Monday, May 23, 2005

Wal-Mart County

Wal-Mart County, formerly known as Solano County, used to be a decent place to live, a place with rolling green hills and an occasional marsh, lagoon, or lake separating our communities strung along I-80 between the Carquinez Strait and the Yolo wetlands.

No more, I fear – not since the bullies from Bentonville rode into town, flashing their cash in the faces of small-minded small-town mayors and council members strapped for revenue. They picked them off, one by one, starting, just a mile across our Napa border, with American Canyon, population 12,000. Then came Dixon, population 16,000. And now Suisun City, a veritable metropolis of 27,000. Each will have its very own Wal-Mart Supercenter, each the size of seven football fields.

In the case, of Suisun City, that rustic four-square-mile “Gateway” (to?) whose admittedly handsome downtown development was recently touted as an environmentally-friendly wave of the future on “Bay Area Backroads,” the Wal-Mart parking lot may prove bigger than the town. But, then, the town will have to grow to accommodate Wal-Mart and the rest of the 650,000 square-foot project on the Gentry property northwest of town. In order to do that, however, Suisun City will have to annex that last greenbelt between it and Fairfield…and give up its vision of being something different in the midst of the spreading sprawl of Wal-Mart County.

That other “Gateway” – this time to the Napa Valley – American Canyon has given Wal-Mart permission to bulldoze the land east of Napa Junction, the town’s new “downtown.” That bulldozing continued until just a day or two ago despite a court order to stop, only because Wal-Mart convinced the judge to insist that its opponents in this town of maybe 4,000 families post an indemnification bond of $180,000. Well they posted that bond and a hearing is now set for June 23. If, however, Wal-Mart prevails, it will resume paving its football-field-sized parking lot, which will forever define “downtown” American Canyon.

But what about the big boys – Vallejo and Fairfield? Not to worry, Wal-Mart has “Supercenters” for us too, in both cases, right downtown.

In the case of Fairfield, Wal-Mart, according to the Daily Republic, “told” Fairfield that it planned to open a “Supercenter” at Mission Village on North Texas Street – a scant three miles from the “Supercenter” that will be built on the “windswept grassland” bordering the marshland between it and Suisun.

And, in Vallejo, another “Gateway” (Is there no “here” here?), Wal-Mart, which, as one council member warned, “does not take ‘no’ for an answer,” intends to build another “Supercenter” on the old K-Mart site at Sonoma Boulevard and Redwood Street. That’s a mere 3.5 from “downtown” American Canyon, across the street from Seafood City, two blocks from Raley’s, and maybe half a mile each from our downtown and waterfront for which Vallejoans harbor truly visionary hopes.

Does this strike you as a dream come true? There are, let me assure you, neighbors who welcome the prospect of wall-to-wall Wal-Marts and the sweet assurance of picking up the next Wal-Mart sign ahead of them before losing the last one in the rear view mirror.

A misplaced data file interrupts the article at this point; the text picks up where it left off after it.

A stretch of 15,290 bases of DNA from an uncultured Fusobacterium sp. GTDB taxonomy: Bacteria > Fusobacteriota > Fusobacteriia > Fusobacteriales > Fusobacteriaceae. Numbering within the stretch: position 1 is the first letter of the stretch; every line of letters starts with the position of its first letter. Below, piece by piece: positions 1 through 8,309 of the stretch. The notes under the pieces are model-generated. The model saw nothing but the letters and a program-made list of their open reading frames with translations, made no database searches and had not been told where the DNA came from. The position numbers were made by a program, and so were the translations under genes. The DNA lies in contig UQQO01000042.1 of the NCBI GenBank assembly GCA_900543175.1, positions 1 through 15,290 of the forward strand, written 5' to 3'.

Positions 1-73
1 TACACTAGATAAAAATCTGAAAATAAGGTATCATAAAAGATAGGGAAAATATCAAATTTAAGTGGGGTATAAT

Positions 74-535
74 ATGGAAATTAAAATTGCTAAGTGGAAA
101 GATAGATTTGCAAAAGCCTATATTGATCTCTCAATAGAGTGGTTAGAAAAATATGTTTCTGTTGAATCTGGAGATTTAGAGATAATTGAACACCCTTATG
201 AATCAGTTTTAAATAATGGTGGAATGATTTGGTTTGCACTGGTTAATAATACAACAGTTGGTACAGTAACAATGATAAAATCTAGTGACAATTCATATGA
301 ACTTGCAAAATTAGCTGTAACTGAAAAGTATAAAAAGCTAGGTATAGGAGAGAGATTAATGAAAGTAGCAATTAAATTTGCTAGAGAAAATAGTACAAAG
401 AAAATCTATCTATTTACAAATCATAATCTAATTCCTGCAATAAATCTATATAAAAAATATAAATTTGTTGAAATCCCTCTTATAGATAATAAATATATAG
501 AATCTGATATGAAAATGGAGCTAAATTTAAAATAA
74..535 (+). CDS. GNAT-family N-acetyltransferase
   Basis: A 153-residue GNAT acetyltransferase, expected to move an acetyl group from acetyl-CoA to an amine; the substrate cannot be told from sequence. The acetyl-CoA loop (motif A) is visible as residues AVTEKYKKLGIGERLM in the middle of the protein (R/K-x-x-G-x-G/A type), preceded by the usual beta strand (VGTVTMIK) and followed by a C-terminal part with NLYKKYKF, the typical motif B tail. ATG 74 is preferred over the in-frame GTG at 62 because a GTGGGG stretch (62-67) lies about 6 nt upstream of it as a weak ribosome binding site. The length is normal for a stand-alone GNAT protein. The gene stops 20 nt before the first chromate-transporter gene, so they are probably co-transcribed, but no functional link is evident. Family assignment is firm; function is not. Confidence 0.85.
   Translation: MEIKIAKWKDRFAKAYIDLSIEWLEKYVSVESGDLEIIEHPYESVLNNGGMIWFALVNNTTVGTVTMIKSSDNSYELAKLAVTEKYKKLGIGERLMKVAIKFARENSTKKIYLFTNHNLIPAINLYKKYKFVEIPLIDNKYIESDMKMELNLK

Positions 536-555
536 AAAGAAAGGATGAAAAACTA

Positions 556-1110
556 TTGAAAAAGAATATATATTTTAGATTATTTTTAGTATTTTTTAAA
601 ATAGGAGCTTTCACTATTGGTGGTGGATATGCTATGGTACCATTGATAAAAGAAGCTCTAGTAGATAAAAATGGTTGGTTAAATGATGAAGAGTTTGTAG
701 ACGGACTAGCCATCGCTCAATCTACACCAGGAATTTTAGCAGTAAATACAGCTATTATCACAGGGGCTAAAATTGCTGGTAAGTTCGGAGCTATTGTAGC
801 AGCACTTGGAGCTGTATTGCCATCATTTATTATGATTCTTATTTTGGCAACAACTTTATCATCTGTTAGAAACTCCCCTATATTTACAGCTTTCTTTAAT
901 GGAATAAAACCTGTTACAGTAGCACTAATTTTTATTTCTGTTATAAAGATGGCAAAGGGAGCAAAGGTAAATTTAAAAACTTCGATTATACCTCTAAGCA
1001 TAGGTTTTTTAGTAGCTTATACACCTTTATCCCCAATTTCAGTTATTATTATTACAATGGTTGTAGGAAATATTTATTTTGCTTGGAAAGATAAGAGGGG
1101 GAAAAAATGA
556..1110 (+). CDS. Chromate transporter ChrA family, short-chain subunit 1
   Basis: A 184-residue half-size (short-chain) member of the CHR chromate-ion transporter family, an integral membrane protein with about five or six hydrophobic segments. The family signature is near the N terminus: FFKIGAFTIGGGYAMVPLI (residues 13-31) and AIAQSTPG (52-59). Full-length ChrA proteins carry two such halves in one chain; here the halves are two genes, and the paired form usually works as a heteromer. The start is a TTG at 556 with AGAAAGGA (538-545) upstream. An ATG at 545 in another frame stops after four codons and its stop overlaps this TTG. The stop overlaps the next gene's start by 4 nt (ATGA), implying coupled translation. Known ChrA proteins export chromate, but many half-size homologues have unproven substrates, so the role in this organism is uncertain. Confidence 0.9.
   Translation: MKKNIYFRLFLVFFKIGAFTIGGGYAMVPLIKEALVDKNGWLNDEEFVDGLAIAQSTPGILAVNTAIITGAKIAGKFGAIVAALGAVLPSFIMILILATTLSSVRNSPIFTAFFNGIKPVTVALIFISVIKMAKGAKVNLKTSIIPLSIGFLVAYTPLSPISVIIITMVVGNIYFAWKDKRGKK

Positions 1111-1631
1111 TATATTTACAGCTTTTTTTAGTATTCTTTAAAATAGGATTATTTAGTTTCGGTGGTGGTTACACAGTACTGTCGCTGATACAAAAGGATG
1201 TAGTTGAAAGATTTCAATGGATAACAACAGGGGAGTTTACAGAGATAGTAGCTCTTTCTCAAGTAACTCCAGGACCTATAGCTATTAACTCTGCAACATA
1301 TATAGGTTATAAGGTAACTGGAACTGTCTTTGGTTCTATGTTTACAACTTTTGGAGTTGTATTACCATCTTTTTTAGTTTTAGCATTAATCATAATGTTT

Others of us, however, wake up in a cold sweat from the nightmare of driving north across our soaring Al Zampa Bridge and hitting that first sign before the toll booths “Welcome to Wal-Mart County” and, just beyond the booths, just before that first Vallejo exit, “Welcome to Cheap Town.” It’s like being caught in Rod Serling’s black and white “Twilight Zone.”

But, like the endings of those “Twilight Zone” episodes, there’s still Rod’s soothing voice – “Does it have to end this way?”

Hell, no! Not if we wake up in time to look at the green hillsides and our multi-hued, uniquely beautiful downtowns that reflect our vibrant past and even brighter future in the sunshine of the present of this spring morning.

We don’t have to accept the dull, downward-looking mantra of “Low Prices, Always.” These are our towns, our greenbelts, our lives. They are not cheap. They are a treasure we want to hand up to our children and grandchildren.

What do we have to do to ensure that we wake up in time…and still in one piece, our integrity and heritage intact?

First, we have to recognize that Wal-Mart wants us to keep dreaming our isolated, short-sighted dreams. They don’t want us to see the inter-connected big picture of their county-wide, state-wide plans. They don’t want us to see the long-term, broad-ranging consequences of the short-term, shallow gains they dangle before us.

Consider the big picture, the adverse consequences.

Jobs? Oh, Wal-Mart touts jobs, and the unemployed and under-employed are enticed. But, by what? For Wal-Mart offers only non-union, minimum wage, low benefit jobs that depress the area-wide job market and denigrate the dignity of honest labor. Their use of the patronizing term “associates” to describe their employees is but a subterfuge to deny those employees the right to organize themselves in unions. Whenever they attempt to so organize, as in Quebec, Canada, Wal-Mart closes the store and fires all its “associates.” The only union it has ever recognized is the communist front organization which works with the communist government of China and Wal-Mart to suppress workers’ rights.